Gospel Coalition had an excellent post today on Why Go to Seminary? I would have left a comment but, alas, I'm either banned or Chrome is just acting up (likely the former - dang, I need to stop being so snarky in my comments, I know that's wrong.) But I love everything about this post: the three or so readers of this blog know that I really do NOT like the idea of "lay elders" or "hobbyist preachers" or "tent-making elders", as I think it's ultimately starving the flock by having it led by a novice. There are rare exceptions, sure, but not everyone is a Spurgeon...
There's much I enjoy, but I thought this was a particularly good point about the topic of friends built at seminary, something that the lay-elder can't really benefit from (or even, for that fact, the lone wolf online student, unless they are very lively in online chats and discussions, but not sure how far you'd be able to get with that.) Here's a quote that's right on:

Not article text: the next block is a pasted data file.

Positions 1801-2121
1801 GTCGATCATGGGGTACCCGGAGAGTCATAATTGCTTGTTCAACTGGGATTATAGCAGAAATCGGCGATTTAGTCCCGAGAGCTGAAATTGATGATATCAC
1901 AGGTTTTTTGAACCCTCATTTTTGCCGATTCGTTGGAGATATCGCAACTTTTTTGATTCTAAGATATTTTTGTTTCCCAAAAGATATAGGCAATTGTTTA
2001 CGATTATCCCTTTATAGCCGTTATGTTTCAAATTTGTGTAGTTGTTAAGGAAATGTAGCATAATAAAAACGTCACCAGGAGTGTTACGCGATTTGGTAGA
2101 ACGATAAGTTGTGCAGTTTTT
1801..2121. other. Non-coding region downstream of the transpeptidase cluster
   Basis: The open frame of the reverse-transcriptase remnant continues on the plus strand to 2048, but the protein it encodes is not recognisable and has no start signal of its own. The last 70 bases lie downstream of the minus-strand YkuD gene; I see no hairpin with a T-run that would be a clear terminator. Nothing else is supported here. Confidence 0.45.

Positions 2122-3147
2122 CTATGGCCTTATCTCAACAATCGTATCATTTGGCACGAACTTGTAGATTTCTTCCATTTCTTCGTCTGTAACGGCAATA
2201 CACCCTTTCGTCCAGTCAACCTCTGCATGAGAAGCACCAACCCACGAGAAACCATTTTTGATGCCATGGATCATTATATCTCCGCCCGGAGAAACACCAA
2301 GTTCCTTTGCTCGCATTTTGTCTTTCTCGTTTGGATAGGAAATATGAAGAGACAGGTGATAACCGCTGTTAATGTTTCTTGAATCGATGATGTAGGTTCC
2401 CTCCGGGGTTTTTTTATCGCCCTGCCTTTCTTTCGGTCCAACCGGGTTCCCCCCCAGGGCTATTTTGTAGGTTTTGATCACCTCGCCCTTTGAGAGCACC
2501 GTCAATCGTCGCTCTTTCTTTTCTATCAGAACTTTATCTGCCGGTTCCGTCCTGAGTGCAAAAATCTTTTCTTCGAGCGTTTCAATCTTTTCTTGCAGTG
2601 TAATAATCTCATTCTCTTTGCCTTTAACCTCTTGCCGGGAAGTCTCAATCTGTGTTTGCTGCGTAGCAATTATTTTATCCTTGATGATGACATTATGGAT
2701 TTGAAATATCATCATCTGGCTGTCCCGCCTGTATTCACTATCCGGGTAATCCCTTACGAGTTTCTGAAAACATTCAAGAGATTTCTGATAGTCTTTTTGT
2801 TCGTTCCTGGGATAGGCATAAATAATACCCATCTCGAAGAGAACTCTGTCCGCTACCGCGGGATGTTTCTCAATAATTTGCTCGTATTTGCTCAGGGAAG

Good seminaries strengthen the unity between churches by building bonds between ministers. The friendships you build while you're in seminary will strengthen your ministry for years to come. The guy who sits next to you in 8 a.m. Hebrew class may someday lead his church to support your missionaries. The couple you meet at orientation may pray for you and your family for the rest of your life. The classmate you study with for a final may someday labor beside you for reformation in your denomination. So go to seminary, devote yourself to reading, and learn all you can from your professors. But don't fail to invest time in relationships while you're there.
All around Houston, there are plenty of novice pastors who need to be reading this TGC post.